TipSheet: Climate Marches Point Toward Local Climate Stories
This coming Saturday there is likely to be a climate march in your city or one nearby — a good chance to focus on how climate change will affect your area.
Turnout at the so-called “Peoples Climate March” April 29 is likely to be fueled by the mass turnout at the Science March last Saturday. While the main climate march will happen in Washington, D.C., there will be scores of “sister marches” in cities across the United States and around the world (find the one in your area at the march’s website).
A climate march itself is a news event, a chance to talk to people about their views on climate and usually to capture images of clever signs, outlandish costumes and interesting personalities.
But your local march may also give you a better idea of what groups are organizing and politically active near you, as well as issues unique to your region. And those issues will stay hot long after the signs are gone.
For instance, in the Southwest it may be drought. Along the Gulf Coast, it may be the loss of land to sea-level rise. In the Northwest and Rockies, it may be wildfire. In the Great Plains, it may be a crisis of irrigated agriculture. Along the Atlantic Coast, it may be hurricanes. In New England, it could be problems with fisheries or maple syrup.
Regional climate impacts better understood
Much more is known about these regional impacts today than a decade or two ago. But the political forces opposed to climate action (most notably the fossil fuel industry and anti-regulatory lobbies) even today work to suppress the information.
|Earth sign at the Minnesota March for Science last weekend at the Capitol in St. Paul. Two climate marches will be held in nearby Minneapolis this Saturday, April 29. Photo: Lorie Shaull, Flickr Creative Commons.|
An example is the so-called “National Climate Assessment,” meant to study the impacts of climate change on the United States, especially the regional ones. It was once virtually un-published by the Bush administration. The Trump administration is expected to be equally hostile to it, even though it is required by law to be updated regularly.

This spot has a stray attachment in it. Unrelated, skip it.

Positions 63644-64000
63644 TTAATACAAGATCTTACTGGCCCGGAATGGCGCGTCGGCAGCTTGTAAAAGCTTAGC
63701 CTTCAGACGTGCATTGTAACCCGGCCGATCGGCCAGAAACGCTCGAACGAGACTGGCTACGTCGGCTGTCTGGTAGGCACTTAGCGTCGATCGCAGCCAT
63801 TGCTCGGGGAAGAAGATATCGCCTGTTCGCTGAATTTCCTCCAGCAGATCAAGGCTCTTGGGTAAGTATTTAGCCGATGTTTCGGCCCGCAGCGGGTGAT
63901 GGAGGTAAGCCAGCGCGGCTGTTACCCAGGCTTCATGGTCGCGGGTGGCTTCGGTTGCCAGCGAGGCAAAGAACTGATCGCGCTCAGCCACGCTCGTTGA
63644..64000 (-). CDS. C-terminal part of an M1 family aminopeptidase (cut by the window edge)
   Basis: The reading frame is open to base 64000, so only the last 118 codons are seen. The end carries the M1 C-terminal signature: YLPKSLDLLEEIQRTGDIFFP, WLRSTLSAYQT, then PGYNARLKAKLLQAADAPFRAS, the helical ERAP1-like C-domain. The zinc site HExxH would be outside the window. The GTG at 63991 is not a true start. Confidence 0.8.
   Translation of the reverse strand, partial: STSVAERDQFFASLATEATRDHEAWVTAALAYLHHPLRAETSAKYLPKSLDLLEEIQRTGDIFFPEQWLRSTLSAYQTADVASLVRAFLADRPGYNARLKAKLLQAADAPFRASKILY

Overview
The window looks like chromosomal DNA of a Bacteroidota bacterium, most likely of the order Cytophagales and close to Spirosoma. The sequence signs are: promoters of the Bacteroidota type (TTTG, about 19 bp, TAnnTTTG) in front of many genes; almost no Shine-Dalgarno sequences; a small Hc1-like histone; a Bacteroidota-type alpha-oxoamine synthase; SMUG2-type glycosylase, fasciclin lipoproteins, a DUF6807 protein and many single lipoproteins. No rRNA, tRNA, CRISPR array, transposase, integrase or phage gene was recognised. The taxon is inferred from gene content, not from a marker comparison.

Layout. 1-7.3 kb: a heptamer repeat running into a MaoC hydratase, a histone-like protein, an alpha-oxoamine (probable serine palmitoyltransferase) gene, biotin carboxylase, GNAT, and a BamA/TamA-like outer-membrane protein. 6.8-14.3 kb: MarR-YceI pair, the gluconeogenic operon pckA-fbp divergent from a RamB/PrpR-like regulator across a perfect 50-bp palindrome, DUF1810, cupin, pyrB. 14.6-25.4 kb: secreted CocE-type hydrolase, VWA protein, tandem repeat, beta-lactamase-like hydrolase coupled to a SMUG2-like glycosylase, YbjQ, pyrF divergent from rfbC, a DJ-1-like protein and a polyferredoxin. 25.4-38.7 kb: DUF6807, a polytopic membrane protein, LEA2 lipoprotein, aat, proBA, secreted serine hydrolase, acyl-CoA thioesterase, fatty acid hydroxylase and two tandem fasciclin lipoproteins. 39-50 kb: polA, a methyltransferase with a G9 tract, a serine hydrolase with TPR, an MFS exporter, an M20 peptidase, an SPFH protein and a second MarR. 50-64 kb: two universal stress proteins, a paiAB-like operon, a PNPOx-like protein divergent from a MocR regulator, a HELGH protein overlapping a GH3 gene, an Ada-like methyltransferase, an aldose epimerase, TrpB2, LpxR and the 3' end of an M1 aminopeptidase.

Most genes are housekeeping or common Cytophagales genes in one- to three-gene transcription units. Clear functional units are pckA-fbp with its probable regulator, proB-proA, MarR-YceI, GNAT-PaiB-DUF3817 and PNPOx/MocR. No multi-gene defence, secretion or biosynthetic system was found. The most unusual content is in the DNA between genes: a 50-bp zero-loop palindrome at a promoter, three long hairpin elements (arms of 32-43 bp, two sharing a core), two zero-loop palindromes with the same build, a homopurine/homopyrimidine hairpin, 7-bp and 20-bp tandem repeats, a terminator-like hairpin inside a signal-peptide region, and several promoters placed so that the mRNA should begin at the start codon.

The most recent one was completed and published in 2014. The next one is under way and expected to be published in late 2018. You can start exploring the 2014 report, including regional breakdowns, here. Climate Central did a summary of the report at the time.
You can still get a fair picture of regional climate impacts on the website of the U.S. Environmental Protection Agency. EPA even breaks it down to the state level. It might be prudent to download this material before it vanishes.
A branch of the National Oceanic and Atmospheric Administration does a quarterly regional climate update that can bring your focus more into the immediate timeframe.
States, cities step up over climate jurisdiction
Another way to localize the climate story is to put a spotlight on what your state and local jurisdictions are doing about climate.
Many states have climate action plans. One group that tracks these is the Center for Climate and Energy Solutions. Some states, operating on the assumption that climate change is inevitable, are planning how to adapt. The Georgetown Climate Center tracks these efforts. Another group tracking state efforts is the Center for Climate Strategies.
After the November 2016 election, however, mayors of some major cities sent Trump a message defying any potential effort he might make to block their action on climate. There is actually quite a lot that cities do (e.g., infrastructure) that can help with climate change. One group that acts as a hub for local climate efforts is known by the acronym ICLEI.
* From the weekly news magazine SEJournal Online, Vol. 2, No. 17. Content from each new issue of SEJournal Online is available to the public via the SEJournal Online main page. Subscribe to the e-newsletter here. And see past issues of the SEJournal archived here.